Full Menu and site Navigation

Program meetings typically 2nd Tuesday of month
Time: 6:00-7:00 CST
Food & networking at 5:30

Physical Locations

*Bell Helicopter
*L-3- Arlington
*L-3- Greenville
*Lockheed Martin Aero- Fort Worth
*Lockheed Martin MFC- Grand Prairie
*Raytheon- McKinney

Check out presentations from previous North Texas INCOSE Chapter Meetings!

Presentations can be found here

Board meetings typically 1st Tuesday of month
Time: 5:30-6:00 CST

Chapter Event Calendar

Remote Program Access
Teams (Video/Audio) - Click here to join the meeting. 
Contact INCOSE North Texas Chapter to be added to our meeting emails.
The meetings are not recorded. Presentation are posted in the library and resources during the following weekend if we receive the presentation.

Upcoming Chapter Events

Chapter Meeting December 13

INCOSE RWG 2022 year in review by Mr. Lou Wheatcraft 

Remote Program Access: Teams (Video/Audio)
Join on your computer or mobile app


The INCOSE Requirements Working Group is one of the largest and most active of the INCOSE WGs.   This presentation will cover the activities we have been involved during 2022 and our accomplishments.  Our major accomplishments involved monthly RWG Exchange Cafes’ on various topics, release of our major products, and collaboration with other working groups.  This presentation will give an overview of these accomplishments for 2022 and outline our plans for FY2023.


Lou Wheatcraft is a senior consultant and managing member of Wheatland Consulting, LLC. Lou is an internationally recognized expert in systems engineering with a focus on needs, requirements definition and management and verification and validation across the system lifecycle. Lou has over 50 years’ experience in systems engineering, including 22 years in the United States Air Force. Lou has taught over 200 requirement seminars over the last 22 years. Lou supports clients from government and industries involved in developing and managing systems and products including aerospace, defense, medical devices, consumer goods, transportation, and energy. Lou is very active in the International Council of Systems Engineering (INCOSE) and is a past chair and current co-chair of the Requirements Working Group (RWG).  Lou is a principal author of several RWG manuals and guides.  Lou has spoken at Project Management Institute (PMI) chapter meetings and INCOSE conferences and chapter meetings. Lou has published and presented many papers concerning needs and requirements development and management for NASA’s PM Challenge, INCOSE, INCOSE INSIGHT Magazine, and Crosstalk Magazine. Lou has a BS degree in Electrical Engineering from Oklahoma State University; an MA degree in Computer Information Systems from the University of Houston – Clear Lake; an MS degree in Environmental Management from the University of Houston – Clear Lake; and has completed the course work for an MS degree in Studies of the Future from the University of Houston – Clear Lake.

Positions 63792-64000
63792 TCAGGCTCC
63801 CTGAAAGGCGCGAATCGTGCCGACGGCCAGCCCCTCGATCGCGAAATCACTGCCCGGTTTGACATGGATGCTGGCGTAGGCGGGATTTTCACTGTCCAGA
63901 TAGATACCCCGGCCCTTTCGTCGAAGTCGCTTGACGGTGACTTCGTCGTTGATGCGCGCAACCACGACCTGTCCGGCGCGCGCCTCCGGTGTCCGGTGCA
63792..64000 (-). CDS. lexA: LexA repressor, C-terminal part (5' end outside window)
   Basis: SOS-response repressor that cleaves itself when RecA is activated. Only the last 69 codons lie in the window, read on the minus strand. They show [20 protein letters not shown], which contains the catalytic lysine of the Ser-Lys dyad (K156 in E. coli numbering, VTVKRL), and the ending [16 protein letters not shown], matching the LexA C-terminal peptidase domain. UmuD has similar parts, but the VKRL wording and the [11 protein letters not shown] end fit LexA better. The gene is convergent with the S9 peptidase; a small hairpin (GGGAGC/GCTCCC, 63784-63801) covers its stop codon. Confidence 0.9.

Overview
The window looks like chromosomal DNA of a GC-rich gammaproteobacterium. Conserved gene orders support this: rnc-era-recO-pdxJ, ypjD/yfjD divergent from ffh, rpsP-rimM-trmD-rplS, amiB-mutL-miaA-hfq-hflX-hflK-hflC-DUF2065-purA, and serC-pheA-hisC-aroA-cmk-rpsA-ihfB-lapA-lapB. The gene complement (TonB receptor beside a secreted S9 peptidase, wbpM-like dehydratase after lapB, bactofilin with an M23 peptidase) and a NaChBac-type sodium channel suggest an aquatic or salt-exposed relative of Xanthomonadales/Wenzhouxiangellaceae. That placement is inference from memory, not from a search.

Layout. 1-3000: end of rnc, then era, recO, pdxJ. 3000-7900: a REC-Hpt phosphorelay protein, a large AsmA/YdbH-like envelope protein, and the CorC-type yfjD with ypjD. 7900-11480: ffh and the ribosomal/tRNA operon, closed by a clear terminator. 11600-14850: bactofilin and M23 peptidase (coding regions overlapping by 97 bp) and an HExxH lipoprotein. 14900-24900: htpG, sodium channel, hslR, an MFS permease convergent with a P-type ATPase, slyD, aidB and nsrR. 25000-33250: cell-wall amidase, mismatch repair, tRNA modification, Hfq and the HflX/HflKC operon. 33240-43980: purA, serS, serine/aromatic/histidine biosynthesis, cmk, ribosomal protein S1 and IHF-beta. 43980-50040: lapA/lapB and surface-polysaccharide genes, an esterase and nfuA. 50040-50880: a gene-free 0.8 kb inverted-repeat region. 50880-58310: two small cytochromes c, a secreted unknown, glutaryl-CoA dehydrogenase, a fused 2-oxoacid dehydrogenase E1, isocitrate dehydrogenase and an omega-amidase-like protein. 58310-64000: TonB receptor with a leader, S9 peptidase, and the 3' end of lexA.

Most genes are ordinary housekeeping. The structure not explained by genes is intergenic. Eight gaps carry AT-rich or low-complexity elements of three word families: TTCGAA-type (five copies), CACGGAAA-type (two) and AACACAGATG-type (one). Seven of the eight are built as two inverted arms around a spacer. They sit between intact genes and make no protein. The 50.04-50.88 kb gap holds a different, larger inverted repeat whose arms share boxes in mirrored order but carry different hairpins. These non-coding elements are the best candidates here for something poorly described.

Chapter Meeting June 14

Feature Space:  Where System Value, Purpose, Risk, and  Configurability All Come Together by Dr. William "Bill" Schindel 

Remote Program Access: Teams (Video/Audio)
Join on your computer or mobile app


Model-based digital engineering offers the possibility of clarity of models that powered the scientific revolution. Among the surprising results of this is realization that, for sufficiently structured  models, some seemingly separate aspects of engineering can be collapsed into a simpler integrated representation. Engineers are accustomed to thinking of mission engineering, stakeholder needs analysis, requirements engineering, optimization of design, risk analysis, and engineering of product line variants as a series of related but different subjects that  collectively add up to a complex problem. In this talk, we will summarize some implications of the question  “What is the smallest model of a system?”  for purposes of engineering and science across the life cycle. We will  take a look at Feature Space, how it reduces degrees of freedom to give a clearer integrated  view of system value, purpose,  risk, and configurability,  along with SysML realization of this approach. 


Bill Schindel is president of ICTT System Sciences. His engineering career began in mil/aero systems with IBM Federal Systems, included faculty service at Rose-Hulman Institute of Technology, and founding of three systems enterprises.